Mises Daily Articles
The New Bureaucratic ManTags HealthInterventionismOther Schools of ThoughtPolitical Theory
[Originally published May 19, 2010.]
There is something to Trotsky's vision of man under communism. From all historical appearances, man under a totalitarian state functions differently than a man under liberty. And degrees of man exist as society slowly turns from liberty to slavery.
The prevailing view is that man under socialized healthcare will remain the same as man today — a man living under a pseudo-free market. In fact, some even believe that man may progress. In this view, the doctor we see today will, at the very least, remain the same under socialized health care. Don't bet on it.
I once worked as a software contractor for a state agency (forgive me). The building where I worked was not your typical government building. It had a modern feel, with a decorative moat detailing the front entrance. The front door — guarded, of course — was accessible via a walkway bridge of sorts.
It's not what you may be thinking; it was all very subtle and nice. However, the drop from the bridge to the mulch-covered, bush-laden moat was a good three feet.
One year, at the beginning of spring, a duck built a nest in the moat, under one of the many bushes. As her ducklings hatched and grew, it came time for them to search for water. However, despite their repeated attempts, the ducklings could not jump from the moat to the walkway bridge.
One of the employees in the building asked the building manager if he (the employee) could place a wooden ramp to allow the ducklings to waddle out of the moat. Being a good state employee himself, the building manager called the state department of natural resources for guidance. The answer: since ducks are migratory birds, no one could do anything.
The next morning, someone plastered official signs around the entrance, stating that any attempt to help the ducks was a violation of law. No ramp, no water, no food. And violators — you know this already — would be prosecuted to the fullest extent.
Soon we had a real scene. The mother duck would leave the moat and encourage her ducklings to follow. They couldn't, of course. She would march back and forth on the walkway bridge and quack in desperation. All the while, the guard at the entrance stood watch, stopping any attempt to help.
Repeated calls to the bureaucrats at the department of natural resources were answered by a repetition of laws and fines. And not one of the department employees was going to go against the rules, or even ask for an exemption, for any reason.
The ducklings died days later.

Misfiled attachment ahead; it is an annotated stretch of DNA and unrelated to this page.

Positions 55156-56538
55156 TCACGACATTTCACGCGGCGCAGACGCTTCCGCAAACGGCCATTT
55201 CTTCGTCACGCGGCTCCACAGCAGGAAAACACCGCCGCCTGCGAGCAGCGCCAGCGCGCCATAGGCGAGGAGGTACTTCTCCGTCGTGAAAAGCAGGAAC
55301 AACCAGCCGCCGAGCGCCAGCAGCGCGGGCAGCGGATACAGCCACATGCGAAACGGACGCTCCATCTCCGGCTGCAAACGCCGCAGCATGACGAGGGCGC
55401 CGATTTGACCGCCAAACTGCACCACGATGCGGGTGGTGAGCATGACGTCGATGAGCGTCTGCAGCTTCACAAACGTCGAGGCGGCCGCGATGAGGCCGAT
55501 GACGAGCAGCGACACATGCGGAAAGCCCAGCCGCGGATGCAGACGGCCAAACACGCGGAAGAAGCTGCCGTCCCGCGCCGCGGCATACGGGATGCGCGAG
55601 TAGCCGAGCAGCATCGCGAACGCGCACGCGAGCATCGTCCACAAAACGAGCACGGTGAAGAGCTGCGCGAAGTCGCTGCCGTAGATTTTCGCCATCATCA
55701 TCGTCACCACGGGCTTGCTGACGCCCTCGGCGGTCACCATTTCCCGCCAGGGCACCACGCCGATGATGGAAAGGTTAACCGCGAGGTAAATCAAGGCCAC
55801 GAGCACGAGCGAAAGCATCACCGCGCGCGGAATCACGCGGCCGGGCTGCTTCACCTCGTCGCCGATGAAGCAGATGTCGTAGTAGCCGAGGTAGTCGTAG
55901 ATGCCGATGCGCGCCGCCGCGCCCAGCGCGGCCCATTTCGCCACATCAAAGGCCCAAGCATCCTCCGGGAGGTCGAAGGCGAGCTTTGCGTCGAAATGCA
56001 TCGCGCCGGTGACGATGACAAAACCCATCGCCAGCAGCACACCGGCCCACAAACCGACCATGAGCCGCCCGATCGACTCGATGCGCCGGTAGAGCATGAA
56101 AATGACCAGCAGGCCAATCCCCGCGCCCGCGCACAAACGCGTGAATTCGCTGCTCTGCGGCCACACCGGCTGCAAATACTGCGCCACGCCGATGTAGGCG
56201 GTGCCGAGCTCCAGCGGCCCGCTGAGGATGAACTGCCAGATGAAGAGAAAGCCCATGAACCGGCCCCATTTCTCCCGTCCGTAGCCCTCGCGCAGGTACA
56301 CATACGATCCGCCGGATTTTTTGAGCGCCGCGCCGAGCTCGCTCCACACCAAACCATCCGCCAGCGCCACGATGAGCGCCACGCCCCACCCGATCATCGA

There you have it: upon joining the state, the department of resource folks — folks who likely dreamed of careers helping wildlife — became staunch bureaucrats enforcing rules over reason.
I have had many good experiences with doctors, nurses, and such. Our pre-Obamacare system was not perfect, but it suffered from nothing that the free market couldn't cure. Nevertheless, our elected officials believe otherwise. And they have a lot of support from the masses, who, I believe, are deluded.
Many proponents of socialized healthcare envision a system where their current providers remain, and society, hidden behind the state, pays the bills. But man changes by degree as liberty is lost. So the smiling doctor and caring nurse you trust will become the faces of the nomenklatura and apparatchiks. They can become nothing else.
Yuri Maltsev, former economist under Gorbachev, detailed the truths of Soviet medicine in a recent Mises.org article. He wrote of drunken medical professionals roaming the halls of filthy hospitals — hospitals devoid of necessary equipment and supplies. And he wrote of a system where adherence to the rules of the bureaucracy trumped reason and sanity.
Meeting quotas was the mission, not serving the patients. So people died due to the rules of the bureaucracy, and no one could or would do otherwise.
Do we really believe the conduct of Russians under socialist rule was due to genetics or geography? Do we really believe there is something unique about Russians or Russia — and all the other groups who lived under socialist rule? And do we really believe Americans under that very same system would comport themselves in a different manner — as if altruism were genetic in the 50 states? Does anyone really believe any of that?
We have a tough case to make. We have the supporters of socialized healthcare dreaming that everything will remain the same, except someone else will pay the bill. It's a nice fantasy. But a fantasy, nonetheless. And fantasies can be hard to defeat at times.
On our side, we have the science of economics that says the system will collapse in the end. It will collapse under its own weight due to the state's inability to allocate resources efficiently. And just as important, we have history that shows how man behaves when under socialism — how man will behave until the system finally collapses. And let me tell you, that behavior ain't pretty.
Your doctor and nurse, no matter how nice today, will become the bureaucracy. They will see you in terms of state rules and regulations. They will push you out into the cold rather than risk having you die on site — and them having to suffer the consequences of a bad report to the central authorities.
Of course, your beloved healthcare professionals will not change overnight from Dr. Jekyll to Mr. Hyde. No, they will slowly change as the cloud of socialized medicine and accompanying bureaucracy incessantly rots their souls (as it rots our souls as well). It will happen — it has to.
To think otherwise is to be that mother duck, expecting officials of the state to rescue her ducklings because that is what employees of the department of natural resources are supposed to do: rescue wildlife.